Let Iranian Women Enter Their Stadiums with Darya Safai

Darya Safai, Iranian women’s rights campaigner and founder of Let Iranian Women Enter Their Stadiums, addresses the 8th Annual Geneva Summit for Human Rights and Democracy – see quotes below, followed by full prepared remarks.

On growing up in Iran:

“I grew up in the religious dictatorship of the Islamic Republic of Iran. Mine and many of my generation’s is a bitter story of discrimination and oppression under the veil of “Sharia”. As if the wings we used to have have been clipped to make sure we would never be able to spread them and fly away.”

“We as girls, contrary to boys, we were not allowed to ride a bicycle or go swimming.”

“Because of all these restrictions, I really didn’t like being a girl. I didn’t want to be different from a boy and even felt ashamed for being a girl.”

“As I grew up, I started asking myself more questions. Like, why do only women have to cover themselves? For me, feeling the sun and wind touch my hair was the pinnacle of joy, especially in the hot summer.”

On oppression by the Iranian regime:

“Life of women in the Islamic Republic of Iran is imbued with discrimination under the veil of Sharia law. The hijab is mandatory. A woman is not allowed to work, study or travel without her husband’s permission.”

“Under President Rouhani, in the past two years, the religious police opened more than 3 million files on women who do not live up to regulations regarding clothing. Between March and November 2015, more than 40,000 cars were confiscated because the female drivers or passengers didn’t wear their hijab properly.”

On the importance of women’s rights:

“No society can develop as long as systematic discrimination of women is the rule rather than exception.”

“The fight for equal rights corrodes Islamism to the core of its existence and will eventually overthrow it because equal rights for women are incompatible with an Islamic state structure.”

“A fight for women’s rights is a fight against extremism, better and more efficient than any army.”

Full Remarks

Good afternoon everybody. I’m very honored to be here among you today.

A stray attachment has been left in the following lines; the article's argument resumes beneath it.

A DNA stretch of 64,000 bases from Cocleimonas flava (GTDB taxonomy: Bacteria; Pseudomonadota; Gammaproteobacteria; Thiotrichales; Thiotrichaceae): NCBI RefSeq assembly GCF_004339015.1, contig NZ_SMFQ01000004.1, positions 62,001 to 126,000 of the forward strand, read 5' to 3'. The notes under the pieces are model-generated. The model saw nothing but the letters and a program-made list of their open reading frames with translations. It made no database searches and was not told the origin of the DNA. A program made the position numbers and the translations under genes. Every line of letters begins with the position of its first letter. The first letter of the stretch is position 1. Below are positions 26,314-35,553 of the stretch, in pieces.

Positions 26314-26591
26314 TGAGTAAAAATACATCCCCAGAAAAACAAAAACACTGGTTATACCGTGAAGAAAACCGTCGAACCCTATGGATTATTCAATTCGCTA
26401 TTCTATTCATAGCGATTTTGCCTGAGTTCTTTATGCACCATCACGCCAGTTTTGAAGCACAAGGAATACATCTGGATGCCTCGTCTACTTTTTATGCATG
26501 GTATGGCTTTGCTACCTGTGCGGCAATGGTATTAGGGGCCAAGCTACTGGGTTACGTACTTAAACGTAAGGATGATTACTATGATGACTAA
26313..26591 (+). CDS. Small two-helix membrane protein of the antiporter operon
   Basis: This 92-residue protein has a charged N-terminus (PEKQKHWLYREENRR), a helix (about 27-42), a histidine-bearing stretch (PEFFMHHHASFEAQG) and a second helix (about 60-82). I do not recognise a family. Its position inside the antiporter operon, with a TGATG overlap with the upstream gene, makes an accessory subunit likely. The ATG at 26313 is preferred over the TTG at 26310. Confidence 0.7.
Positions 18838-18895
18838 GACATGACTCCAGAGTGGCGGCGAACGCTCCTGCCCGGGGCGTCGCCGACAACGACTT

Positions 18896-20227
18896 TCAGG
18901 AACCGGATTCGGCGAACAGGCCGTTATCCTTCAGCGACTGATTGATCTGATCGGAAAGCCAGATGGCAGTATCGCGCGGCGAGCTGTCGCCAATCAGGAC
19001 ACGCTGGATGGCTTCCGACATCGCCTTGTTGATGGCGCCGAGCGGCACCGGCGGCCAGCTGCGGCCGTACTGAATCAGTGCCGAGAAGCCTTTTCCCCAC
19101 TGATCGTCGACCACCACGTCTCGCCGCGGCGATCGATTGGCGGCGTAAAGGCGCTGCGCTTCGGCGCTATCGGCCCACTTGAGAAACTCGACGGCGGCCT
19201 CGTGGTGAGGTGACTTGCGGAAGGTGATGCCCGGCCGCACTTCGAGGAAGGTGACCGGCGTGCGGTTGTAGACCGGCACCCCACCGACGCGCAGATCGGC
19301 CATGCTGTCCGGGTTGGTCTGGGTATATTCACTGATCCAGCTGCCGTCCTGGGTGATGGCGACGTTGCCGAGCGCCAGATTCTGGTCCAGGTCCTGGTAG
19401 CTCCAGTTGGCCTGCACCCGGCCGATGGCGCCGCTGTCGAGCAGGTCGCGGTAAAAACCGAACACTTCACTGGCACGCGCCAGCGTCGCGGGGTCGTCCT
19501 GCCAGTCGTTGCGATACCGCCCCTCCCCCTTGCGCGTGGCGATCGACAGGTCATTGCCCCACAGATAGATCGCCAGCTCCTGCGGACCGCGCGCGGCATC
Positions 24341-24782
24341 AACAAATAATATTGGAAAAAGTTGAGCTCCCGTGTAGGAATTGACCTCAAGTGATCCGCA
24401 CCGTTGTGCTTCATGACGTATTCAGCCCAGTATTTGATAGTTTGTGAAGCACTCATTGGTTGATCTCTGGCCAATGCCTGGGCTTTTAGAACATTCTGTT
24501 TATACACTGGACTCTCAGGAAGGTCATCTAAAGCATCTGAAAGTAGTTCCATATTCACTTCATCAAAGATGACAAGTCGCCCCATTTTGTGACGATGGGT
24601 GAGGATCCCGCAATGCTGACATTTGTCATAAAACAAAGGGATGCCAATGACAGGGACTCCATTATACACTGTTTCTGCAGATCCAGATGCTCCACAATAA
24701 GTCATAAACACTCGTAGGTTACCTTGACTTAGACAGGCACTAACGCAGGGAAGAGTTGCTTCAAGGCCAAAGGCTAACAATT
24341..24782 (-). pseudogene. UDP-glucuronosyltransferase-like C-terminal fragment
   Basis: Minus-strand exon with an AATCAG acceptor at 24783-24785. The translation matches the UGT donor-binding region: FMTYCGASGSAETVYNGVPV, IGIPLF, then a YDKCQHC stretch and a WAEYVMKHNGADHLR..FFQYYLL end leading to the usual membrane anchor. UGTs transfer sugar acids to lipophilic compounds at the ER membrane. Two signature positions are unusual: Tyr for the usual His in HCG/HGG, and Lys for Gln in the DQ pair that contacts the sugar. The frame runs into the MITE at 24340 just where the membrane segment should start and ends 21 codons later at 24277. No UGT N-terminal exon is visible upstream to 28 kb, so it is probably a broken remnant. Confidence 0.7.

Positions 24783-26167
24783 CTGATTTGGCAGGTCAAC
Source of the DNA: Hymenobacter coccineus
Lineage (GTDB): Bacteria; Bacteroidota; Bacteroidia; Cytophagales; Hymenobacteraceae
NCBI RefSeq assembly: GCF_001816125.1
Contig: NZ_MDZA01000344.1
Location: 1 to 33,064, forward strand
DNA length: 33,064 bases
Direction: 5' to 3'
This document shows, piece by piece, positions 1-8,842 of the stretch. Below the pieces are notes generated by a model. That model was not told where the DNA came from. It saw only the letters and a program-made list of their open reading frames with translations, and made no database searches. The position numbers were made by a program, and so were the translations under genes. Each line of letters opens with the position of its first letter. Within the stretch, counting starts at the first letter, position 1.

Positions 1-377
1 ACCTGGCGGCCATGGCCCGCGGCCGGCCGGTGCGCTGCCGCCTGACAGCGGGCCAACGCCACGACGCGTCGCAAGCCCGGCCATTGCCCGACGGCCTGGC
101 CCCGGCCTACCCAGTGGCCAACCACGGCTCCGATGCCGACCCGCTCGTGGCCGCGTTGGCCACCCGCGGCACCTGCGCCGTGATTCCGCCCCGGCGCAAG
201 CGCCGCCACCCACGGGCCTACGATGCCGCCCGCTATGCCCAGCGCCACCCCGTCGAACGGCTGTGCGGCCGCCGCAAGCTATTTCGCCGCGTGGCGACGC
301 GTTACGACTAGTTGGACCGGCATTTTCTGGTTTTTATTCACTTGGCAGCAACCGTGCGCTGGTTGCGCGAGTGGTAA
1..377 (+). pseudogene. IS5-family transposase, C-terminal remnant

My name is Darya Safai.

I grew up in the religious dictatorship of the Islamic Republic of Iran. Mine and many of my generation’s is a bitter story of discrimination and oppression under the veil of “Sharia”. As if the wings we used to have have been clipped to make sure we would never be able to spread them and fly away.

Today I am here to to talk about the situation of Iranian women – women who were on their way towards equality to men; women who were more competent, brilliant and advanced than ever. After the revolution of ‘79, these women suddenly became inferior creatures. They account for half of Iran’s population and are victimized by the gender discrimination.

Allow me to tell you my story so you can see more about my life and that of my generation.

The first time I was confronted with that sort of discrimination was when I was six years old, the first day of school, and I was on my way to go for the beginning of school. Suddenly I had to wear a veil, a large dark cloak, and trousers underneath. Of course, I didn’t find my clothes beautiful. I had better ones than that. But one day it was time to change the code of dress. But what saddened me most was that a neighbour’s boy, who was on his way to school, I saw him in the same clothes as the day before. So as a girl of six I knew my life was changing, but his life stayed the same.

At another time, while I was playing at the playground with my girl friends, suddenly I had to laugh out loudly. I was about nine years old. The head of the school came to us very angry and talked like “How dare you laugh out loudly? It does not suit a girl. You can’t laugh that loudly.” I felt deeply ashamed and guilty for having done something utterly wrong. So my code of conduct changed as well.

And like that, we as girls, contrary to boys, we were not allowed to ride a bicycle or go swimming.

Because of all these restrictions, I really didn’t like being a girl. I didn’t want to be different from a boy and even felt ashamed for being a girl.

As I grew up, I started asking myself more questions. Like, why do only women have to cover themselves? For me, feeling the sun and wind touch my hair was the pinnacle of joy, especially in the hot summer.

Life of women in the Islamic Republic of Iran is imbued with discrimination under the veil of Sharia law. The hijab is mandatory. A woman is not allowed to work, study or travel without her husband’s permission. A woman can’t divorce, only on exceptional conditions. After a divorce, a woman can’t get custody over her children. The children go automatically to the husband, and even if the husband dies, it goes to the husband’s family. Women inherit half of what men do and women’s testimonies in court only have half the value of men’s.

And all this while individual and social freedom of Iranian society before the revolution had never been limited, that makes it difficult for Iranian women to accept these regulations now.